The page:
Athens, Greece – The presence of eight Turkish military officers on Greek soil is producing tension between the two regional rivals.
Turkey demands their extradition as it tries to round up the planners of an attempted military coup on Friday against the government of the Justice and Development Party (AKP) and President Recep Tayyip Erdogan.
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Sources in Greece’s Public Order Ministry confirmed to Al Jazeera that the mid-to-low-level officers – majors, sergeants and sergeant-majors – have applied for asylum in Greece, handing the government a political hot potato.
“The procedures foreseen in international law will be adhered to,” said a statement issued by the government on Saturday.
“However, it is very seriously taken into account that the men stand accused of a breach of constitutional legality and an attempt to dismantle democracy,” the statement read.
Hours later, Turkish Foreign Minister Mevlut Cavusoglu turned up the pressure, saying Greece had already agreed to extradite the men. This produced a denial from his Greek counterpart, Nikos Kotzias.
The men flew a Black Hawk helicopter to the Greek town of Alexandroupoli a few minutes before noon local time on Saturday, after it was clear that the coup had failed in the face of popular opposition on the streets of Turkey.
Two Greek F16s guided the helicopter to the airport in Alexandroupoli, where the men were taken into custody.
“They wore Turkish military uniforms but no insignia,” said police spokesman Loukas Krikos. “They said they wanted to apply for asylum and were taken into custody.”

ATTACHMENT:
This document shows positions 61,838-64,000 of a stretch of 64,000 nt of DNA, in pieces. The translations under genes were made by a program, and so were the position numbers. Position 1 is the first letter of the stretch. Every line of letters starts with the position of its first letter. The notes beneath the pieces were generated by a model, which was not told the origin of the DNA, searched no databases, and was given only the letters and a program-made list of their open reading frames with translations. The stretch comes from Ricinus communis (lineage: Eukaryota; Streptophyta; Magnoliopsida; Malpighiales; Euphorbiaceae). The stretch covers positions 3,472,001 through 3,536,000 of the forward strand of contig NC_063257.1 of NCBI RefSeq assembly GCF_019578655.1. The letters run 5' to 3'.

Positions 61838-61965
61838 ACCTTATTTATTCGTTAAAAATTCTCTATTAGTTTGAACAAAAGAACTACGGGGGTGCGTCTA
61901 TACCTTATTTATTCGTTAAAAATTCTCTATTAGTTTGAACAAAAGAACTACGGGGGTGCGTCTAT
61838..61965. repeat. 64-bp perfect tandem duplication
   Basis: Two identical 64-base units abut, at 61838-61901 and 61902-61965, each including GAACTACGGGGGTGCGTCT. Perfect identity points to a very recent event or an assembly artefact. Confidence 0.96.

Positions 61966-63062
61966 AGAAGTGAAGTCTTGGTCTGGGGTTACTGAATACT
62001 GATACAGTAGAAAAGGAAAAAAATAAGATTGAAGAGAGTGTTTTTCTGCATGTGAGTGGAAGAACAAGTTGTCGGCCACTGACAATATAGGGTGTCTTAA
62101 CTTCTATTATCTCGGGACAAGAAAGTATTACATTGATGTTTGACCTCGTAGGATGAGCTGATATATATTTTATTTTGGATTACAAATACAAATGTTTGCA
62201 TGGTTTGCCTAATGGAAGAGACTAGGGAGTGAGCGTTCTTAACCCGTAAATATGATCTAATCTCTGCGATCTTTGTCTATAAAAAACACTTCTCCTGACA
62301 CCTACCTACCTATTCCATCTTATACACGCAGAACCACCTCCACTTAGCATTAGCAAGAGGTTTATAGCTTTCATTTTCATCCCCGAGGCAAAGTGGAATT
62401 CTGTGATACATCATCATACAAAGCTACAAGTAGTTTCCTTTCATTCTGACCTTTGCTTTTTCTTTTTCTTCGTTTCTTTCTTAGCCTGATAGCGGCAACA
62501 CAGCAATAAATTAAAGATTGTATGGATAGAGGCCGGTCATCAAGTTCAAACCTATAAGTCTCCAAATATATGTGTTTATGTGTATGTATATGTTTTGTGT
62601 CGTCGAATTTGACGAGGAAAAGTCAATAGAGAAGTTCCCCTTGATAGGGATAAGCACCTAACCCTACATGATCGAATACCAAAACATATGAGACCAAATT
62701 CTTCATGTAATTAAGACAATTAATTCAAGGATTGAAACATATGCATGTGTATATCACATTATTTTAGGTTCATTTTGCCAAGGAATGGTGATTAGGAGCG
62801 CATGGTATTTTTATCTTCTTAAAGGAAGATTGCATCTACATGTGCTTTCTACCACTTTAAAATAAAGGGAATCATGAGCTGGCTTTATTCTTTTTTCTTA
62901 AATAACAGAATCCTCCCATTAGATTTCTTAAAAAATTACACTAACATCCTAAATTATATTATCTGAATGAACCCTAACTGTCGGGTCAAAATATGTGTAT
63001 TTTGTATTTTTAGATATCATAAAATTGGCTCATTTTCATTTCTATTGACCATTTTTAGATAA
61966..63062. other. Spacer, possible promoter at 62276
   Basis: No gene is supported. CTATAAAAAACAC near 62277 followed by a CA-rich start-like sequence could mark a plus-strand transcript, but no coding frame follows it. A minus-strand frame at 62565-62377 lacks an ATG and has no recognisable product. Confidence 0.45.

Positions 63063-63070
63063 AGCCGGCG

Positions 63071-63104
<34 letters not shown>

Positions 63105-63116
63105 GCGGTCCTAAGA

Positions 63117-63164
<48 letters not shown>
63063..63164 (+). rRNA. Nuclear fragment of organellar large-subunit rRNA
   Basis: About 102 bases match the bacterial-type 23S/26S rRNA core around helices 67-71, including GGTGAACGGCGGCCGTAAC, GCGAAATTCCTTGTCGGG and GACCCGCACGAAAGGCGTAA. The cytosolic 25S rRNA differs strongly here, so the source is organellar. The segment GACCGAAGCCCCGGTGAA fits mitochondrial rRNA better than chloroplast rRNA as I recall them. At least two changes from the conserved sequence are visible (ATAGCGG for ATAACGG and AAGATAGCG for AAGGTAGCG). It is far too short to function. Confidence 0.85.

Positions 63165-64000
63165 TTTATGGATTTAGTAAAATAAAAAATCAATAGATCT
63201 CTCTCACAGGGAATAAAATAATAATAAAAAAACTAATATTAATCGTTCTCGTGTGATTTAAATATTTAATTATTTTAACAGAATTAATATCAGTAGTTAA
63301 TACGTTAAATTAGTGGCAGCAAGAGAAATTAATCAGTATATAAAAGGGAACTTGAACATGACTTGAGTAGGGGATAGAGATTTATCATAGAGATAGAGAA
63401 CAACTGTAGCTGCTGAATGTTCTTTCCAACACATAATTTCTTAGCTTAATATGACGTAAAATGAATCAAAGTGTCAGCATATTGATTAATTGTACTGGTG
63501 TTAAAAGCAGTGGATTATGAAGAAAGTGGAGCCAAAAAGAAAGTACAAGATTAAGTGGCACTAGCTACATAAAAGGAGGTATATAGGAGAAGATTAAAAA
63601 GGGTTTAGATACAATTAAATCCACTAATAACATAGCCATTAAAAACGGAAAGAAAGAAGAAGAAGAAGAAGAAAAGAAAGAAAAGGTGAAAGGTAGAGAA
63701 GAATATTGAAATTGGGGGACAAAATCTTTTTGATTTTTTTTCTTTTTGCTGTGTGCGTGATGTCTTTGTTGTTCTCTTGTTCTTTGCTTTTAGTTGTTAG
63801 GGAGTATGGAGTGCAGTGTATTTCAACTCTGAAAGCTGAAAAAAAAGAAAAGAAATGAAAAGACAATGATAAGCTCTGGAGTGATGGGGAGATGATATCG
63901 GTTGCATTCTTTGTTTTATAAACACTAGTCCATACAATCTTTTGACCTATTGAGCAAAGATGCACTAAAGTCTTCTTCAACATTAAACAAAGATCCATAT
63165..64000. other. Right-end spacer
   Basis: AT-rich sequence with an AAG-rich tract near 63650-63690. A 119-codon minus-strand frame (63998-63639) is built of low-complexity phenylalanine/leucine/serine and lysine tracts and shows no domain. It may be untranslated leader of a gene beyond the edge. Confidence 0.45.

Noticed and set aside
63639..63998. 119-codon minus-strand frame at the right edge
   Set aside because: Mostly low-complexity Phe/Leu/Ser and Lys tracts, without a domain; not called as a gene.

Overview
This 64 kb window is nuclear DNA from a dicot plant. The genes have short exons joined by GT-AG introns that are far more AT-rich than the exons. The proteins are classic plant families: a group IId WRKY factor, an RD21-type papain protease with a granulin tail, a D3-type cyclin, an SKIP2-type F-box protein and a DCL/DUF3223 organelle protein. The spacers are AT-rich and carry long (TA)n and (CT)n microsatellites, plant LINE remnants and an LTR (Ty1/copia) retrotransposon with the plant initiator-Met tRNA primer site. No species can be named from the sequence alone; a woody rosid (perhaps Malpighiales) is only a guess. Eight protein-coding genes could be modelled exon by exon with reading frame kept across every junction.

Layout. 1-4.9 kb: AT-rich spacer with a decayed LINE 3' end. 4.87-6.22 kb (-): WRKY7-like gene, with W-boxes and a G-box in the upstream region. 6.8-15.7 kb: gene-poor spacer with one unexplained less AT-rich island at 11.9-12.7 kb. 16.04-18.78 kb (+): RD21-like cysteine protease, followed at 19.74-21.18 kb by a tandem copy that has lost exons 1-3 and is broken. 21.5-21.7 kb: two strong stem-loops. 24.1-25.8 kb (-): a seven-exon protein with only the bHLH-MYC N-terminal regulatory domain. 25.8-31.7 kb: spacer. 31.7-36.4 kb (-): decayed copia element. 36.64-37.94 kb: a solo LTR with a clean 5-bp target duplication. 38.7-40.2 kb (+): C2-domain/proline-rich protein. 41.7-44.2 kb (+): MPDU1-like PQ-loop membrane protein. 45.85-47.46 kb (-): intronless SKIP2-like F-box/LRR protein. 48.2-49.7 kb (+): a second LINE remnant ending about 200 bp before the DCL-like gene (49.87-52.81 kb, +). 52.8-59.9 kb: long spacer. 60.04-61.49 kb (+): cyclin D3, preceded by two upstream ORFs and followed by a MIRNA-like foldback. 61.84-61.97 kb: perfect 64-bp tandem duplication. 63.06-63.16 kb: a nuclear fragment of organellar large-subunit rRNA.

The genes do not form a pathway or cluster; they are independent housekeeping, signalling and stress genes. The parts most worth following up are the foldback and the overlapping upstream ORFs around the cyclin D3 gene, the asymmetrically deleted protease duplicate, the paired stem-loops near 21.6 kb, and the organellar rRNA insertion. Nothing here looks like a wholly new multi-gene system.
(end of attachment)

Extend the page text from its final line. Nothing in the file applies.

A source in the Public Order Ministry said: “The legal procedure now involves the men deposing themselves before a magistrate. That is scheduled to happen [on Sunday].”
The head of the Greek Asylum Service told Al Jazeera she has not yet received any official documentation of the men’s application.
“Our Alexandroupoli office is in touch with police, and we are aware of the men’s wish to apply,” said Maria Stavropoulou. “We won’t be receiving these applications until Monday morning.”
Once the applications are in, it will be the asylum service’s job to interview the men and assess the strength of their cases – a process that can take months, as Greece is also currently considering thousands of asylum applications from refugees.
Greece’s stance may be partly influenced by whether the US agrees to extradite Islamic cleric Fethullah Gulen, sought by Turkey as a possible mastermind of the coup.
It may also be influenced by the European Union’s desire to keep intact a March 20 agreement with Erdogan’s government to control the flow of refugees to Europe and to readmit those who arrive on Greek shores.
EU Council President Donald Tusk issued an unequivocal statement on Saturday: “The EU fully supports the democratically elected government … and the rule of law,” he said. “We call for a swift return to Turkey’s constitutional order.”
The Greek and Turkish militaries have made arrangements for the helicopter to be returned, a statement from the Greek joint chiefs said.